President's Note-Bold Voices Make Sure
Our Story Is Heard
By Connie Barden, RN, MSN, CCNS, CCRN
Following are excerpts from the closing
ceremony address delivered by 2002-03 AACN President Connie Barden, RN, MSN,
CCNS, CCRN, at AACN's National Teaching Institute and Critical Care Exposition
in May 2002 in Atlanta, Ga. Barden's theme for the year is "Bold Voices-Fearless
The time has come to use our voices to
steer healthcare in the direction it must go-not only for nurses, physicians and
other healthcare team members, but also for patients and families who are
quickly losing trust in our ability to provide them with safe, compassionate and
For me as president of AACN this year, this
means ensuring that AACN uses its voice as the undisputed leader for critical
care nursing where it has the greatest impact on our ability to practice fully
and safely and to deliver the best care to our patients. AACN will speak out on
issues that affect critical care nursing practice and patient care, just as we
have done by taking the stand that mandatory overtime is neither safe nor in the
best interest of nurses or patients. Many other issues demand our attention,
including those related to our clinical practice and to our workplaces. We will
use our voice as the undisputed leader to influence these issues.
We must be certain that our colleagues know
how vital nurses are to patient outcomes and why hospitals cannot afford to let
nursing care be anything but the best.
This may mean talking with your manager, a
colleague, a physician or even a reporter about issues that are important to
nurses in your area. You may be tempted to step back and hope that someone else
will handle an issue, but we must speak up and stop waiting for others to
respond to our issues and dictate our fate. Our voice must be bold, clear and
fearless, even when using it makes us uneasy or uncomfortable.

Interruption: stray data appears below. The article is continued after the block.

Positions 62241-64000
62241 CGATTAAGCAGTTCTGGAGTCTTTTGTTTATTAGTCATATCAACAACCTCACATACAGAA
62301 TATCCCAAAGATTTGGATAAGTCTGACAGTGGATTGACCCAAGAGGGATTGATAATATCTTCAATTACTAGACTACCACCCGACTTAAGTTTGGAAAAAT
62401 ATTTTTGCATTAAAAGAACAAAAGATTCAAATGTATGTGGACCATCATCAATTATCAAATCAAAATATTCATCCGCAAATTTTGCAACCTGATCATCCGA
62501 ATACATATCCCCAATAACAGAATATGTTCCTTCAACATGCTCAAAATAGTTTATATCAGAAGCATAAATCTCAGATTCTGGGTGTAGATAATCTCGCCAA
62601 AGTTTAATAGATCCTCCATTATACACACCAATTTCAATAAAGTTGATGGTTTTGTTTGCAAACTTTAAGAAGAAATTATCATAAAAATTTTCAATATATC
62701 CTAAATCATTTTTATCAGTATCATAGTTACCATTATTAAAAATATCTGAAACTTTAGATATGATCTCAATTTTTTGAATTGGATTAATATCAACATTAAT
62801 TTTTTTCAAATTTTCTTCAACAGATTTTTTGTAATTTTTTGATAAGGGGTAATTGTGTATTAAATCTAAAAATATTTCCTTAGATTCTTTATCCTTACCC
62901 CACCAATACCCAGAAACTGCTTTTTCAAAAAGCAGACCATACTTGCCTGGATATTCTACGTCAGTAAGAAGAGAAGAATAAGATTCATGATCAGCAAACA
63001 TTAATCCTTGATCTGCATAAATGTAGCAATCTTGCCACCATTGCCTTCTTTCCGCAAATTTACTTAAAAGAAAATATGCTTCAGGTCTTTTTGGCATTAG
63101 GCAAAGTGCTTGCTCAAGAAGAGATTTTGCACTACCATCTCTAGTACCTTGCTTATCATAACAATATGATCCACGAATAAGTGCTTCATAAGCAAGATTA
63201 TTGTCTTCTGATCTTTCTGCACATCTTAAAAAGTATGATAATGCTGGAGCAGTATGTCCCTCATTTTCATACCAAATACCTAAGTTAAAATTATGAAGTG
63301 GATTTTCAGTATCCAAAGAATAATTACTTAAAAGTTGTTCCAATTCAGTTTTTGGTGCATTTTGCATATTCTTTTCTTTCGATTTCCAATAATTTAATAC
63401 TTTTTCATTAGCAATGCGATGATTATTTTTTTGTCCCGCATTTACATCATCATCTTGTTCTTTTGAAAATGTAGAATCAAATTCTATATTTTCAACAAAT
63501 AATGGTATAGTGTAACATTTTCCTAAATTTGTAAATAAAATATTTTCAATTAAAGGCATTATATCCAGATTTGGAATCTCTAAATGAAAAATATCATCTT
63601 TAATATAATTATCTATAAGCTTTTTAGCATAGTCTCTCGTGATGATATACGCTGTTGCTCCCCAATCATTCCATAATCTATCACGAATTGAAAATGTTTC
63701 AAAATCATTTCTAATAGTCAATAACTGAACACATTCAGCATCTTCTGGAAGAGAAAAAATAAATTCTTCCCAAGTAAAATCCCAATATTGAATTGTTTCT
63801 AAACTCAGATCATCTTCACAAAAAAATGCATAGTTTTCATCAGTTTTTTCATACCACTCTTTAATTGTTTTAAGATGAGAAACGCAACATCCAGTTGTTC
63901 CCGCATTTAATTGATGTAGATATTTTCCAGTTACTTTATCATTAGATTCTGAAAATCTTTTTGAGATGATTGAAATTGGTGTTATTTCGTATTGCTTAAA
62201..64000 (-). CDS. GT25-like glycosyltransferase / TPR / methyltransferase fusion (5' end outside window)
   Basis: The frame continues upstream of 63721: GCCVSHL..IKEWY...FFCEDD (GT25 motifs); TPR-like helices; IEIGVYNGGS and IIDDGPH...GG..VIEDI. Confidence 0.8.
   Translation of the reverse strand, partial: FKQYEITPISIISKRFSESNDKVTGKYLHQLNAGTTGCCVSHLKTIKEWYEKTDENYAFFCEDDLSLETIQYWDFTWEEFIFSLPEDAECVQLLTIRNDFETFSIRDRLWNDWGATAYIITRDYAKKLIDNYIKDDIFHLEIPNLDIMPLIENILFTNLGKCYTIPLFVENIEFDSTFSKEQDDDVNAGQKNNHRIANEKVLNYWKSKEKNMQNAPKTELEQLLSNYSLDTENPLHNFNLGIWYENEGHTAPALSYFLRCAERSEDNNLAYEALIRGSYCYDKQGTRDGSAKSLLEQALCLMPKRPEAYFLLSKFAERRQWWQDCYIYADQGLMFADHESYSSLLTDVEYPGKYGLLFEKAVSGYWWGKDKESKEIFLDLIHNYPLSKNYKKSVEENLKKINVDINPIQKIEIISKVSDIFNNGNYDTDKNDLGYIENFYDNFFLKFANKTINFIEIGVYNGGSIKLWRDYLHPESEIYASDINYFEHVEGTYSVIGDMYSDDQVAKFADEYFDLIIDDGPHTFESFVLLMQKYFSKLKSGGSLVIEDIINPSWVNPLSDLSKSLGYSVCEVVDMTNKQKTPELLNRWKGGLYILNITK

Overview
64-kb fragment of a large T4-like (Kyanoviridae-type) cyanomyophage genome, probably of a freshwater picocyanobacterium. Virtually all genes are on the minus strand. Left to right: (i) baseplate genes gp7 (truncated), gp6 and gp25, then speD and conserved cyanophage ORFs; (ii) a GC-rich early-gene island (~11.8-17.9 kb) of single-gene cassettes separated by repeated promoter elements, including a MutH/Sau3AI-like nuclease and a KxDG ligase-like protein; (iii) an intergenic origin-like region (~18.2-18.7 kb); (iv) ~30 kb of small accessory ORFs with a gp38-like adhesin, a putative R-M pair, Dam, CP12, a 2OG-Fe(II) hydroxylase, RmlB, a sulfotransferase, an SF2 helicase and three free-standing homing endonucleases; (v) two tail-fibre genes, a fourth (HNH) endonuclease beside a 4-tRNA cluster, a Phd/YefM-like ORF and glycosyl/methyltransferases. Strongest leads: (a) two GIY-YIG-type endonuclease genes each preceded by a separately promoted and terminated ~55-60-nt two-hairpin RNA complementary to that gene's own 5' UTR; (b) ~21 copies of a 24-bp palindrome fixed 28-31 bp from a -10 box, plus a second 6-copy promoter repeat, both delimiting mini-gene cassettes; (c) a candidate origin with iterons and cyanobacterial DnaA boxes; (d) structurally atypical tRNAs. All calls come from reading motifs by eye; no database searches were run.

What is a "bold" voice? It isn't a blaming
voice or a whining voice. It doesn't argue about who is right or wrong or about
whose fault it is that we are faced with challenges. A bold voice moves past
complaints to look for solutions. And, solutions will be found if we work with
others and take the time, give the thought and have the patience to create the
changes that need to occur.
Tell Our Story
Where and how can we use voice to alter
anything in healthcare today? We can start by telling people what we do-regular
people like neighbors, family, church members, friends, administrators,
legislators and anyone else who thinks that nurses are simply nice people who do
what doctors tell them, but never think or make decisions on their own.
They must know who we are and what we do.
We save lives. We rescue patients. We act on behalf of others when they cannot
act for themselves. We give treatments, monitor their effect, interpret data and
direct care. And, because of our skills and knowledge about medicine, science
and nursing practice, we prevent patients from having all kinds of complications
and bad outcomes.
Until we give people the information they
need to understand the importance of what we do, we cannot expect them to value
it. And, until they value it, they cannot grasp the notion that the system will
fail if there are not enough nurses around to take care of patients.
Deliver Our Messages
We must also become better at articulating
what it is we need to provide excellent patient care. Too often, our response
when asked what we need is to simply reply, "More nurses." Although we all agree
that the nursing shortage will continue to have a huge impact on how we
practice, there are other messages that we must deliver:
� To young people: Think about becoming a
nurse! It's an exciting and challenging career. You can work almost anywhere-on
a ship, on a plane, in a hospital or in a school.
� To nursing students: We welcome you to
the bedside. We will mentor you and do our part to make you successful.
� To employers: We want to deliver the best